Diamond Firetails and the release of sensitive information

To: "Dion Hobcroft" <>, "Birding-aus" <>
Subject: Diamond Firetails and the release of sensitive information
From: "Michael Todd" <>
Date: Fri, 30 Jun 2000 16:09:46 +1000
Hello Dion and others,
I agree that habitat clearance and alteration are the major factors affecting woodland bird loss, including the Diamond Firetail. And I'll say straight away that I don't think Dion has done anything wrong telling us about the pair of Diamond Firetails at Cobbity, so I don't mean to be picky!
However, I'm pretty sure that the Dimey is suffering at least on a local basis from trapping also. It has disappeared from a lot of areas where it used to exist in the Hunter valley, some of which still would have the habitat. When I lived in the Hunter I used to keep birds including finches, and I talked to quite a few aviculturalists who would tell me where they used to see Dimeys out in the bush. Some of these I have since found out have been convicted of poaching! I've lost track of the number of aviculturalists I've talked to over the last few years who are obviously skilled in their hobby (breeding many and varied species) yet say they can't succeed with their dimeys. Not being an expert in bird breeding I'd prefer not to speculate on why, but, some of these people refuse to give up and instead of continually buying more they decide to take a few from "out the back". I think half the time it is a matter of pride for them rather than greed, but it still has the same effect in the end if too many are taken. I've probably tarred too many birdkeepers with the same brush- that wasn't my intention! Most aviculturalists would frown on such activity I know.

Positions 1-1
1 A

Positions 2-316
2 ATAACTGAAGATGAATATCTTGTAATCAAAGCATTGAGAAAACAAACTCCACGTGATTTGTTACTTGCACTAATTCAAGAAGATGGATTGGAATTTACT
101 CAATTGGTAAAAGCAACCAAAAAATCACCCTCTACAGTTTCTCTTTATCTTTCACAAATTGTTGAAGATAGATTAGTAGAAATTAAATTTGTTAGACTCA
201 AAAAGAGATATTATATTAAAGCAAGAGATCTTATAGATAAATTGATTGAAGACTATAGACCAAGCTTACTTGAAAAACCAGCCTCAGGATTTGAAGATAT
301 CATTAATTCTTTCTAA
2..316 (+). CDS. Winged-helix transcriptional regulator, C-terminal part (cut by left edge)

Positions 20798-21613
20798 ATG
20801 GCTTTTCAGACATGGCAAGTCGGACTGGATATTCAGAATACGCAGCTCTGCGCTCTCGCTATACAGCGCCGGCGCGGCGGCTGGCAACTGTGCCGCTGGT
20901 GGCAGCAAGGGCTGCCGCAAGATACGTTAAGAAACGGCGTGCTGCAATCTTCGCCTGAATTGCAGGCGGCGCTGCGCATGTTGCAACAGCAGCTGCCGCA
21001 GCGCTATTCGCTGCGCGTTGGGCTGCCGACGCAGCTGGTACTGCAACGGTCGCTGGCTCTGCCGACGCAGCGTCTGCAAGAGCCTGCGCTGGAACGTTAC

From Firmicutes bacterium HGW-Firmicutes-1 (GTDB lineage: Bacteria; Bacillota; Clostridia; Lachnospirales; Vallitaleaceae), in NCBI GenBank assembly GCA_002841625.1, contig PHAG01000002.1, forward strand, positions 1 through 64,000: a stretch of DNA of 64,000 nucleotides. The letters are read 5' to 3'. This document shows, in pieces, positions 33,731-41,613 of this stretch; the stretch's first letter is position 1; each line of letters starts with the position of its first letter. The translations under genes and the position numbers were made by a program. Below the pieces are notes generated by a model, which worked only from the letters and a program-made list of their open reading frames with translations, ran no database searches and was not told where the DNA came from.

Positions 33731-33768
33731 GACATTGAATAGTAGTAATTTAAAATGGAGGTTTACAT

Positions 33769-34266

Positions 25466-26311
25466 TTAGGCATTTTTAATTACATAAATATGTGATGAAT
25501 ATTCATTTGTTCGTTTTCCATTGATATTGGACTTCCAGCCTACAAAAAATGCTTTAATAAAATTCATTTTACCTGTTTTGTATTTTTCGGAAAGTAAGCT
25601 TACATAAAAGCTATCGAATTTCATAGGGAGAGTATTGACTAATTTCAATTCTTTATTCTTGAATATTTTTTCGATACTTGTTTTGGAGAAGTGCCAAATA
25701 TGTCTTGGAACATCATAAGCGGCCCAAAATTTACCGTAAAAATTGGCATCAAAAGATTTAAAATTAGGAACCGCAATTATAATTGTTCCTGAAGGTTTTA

The one place in the Hunter that I found Dimeys to be regular and very common was a place with no public access, ironically, due to a large slab of the area being subjected to coal mining. Enough of the woodland was untouched for the finches to do well and the presence of coal mining activity around about two-thirds of the area prevented people finding them. P.S. I wasn't trespassing there I was working on an EIS there!
While in general I don't think bird poaching is nearly as important an issue as habitat clearance and alteration there are some cases where it could have significant impacts, at least locally. I also don't think that bird trappers are going to flock to Cobbity to chase Dion's pair of firetails. However, if people say found a large flock of Diamond Firetails in a similar situation it might be prudent to not broadcast the information too widely. What is the general opinion of everyone on this? The record could be sent on to the Atlas without it being otherwise publicised. The problem is where do we decide to draw the line between releasing information and not. This issue also crops up with regular nests of rare birds and whether releasing the locations provides opportunities for egg collectors.
I'm interested to know how people feel about this. I'm still sitting on the fence- horses for courses and all that.
Cobbity still sounds like a great place, and at least some of the woodland birds must be hanging on.
Michael Todd
Finch Researcher
Tropical Savannas CRC
c/o Stephen Garnett,
EPA, PO Box 2066, Cairns, Qld, 4870
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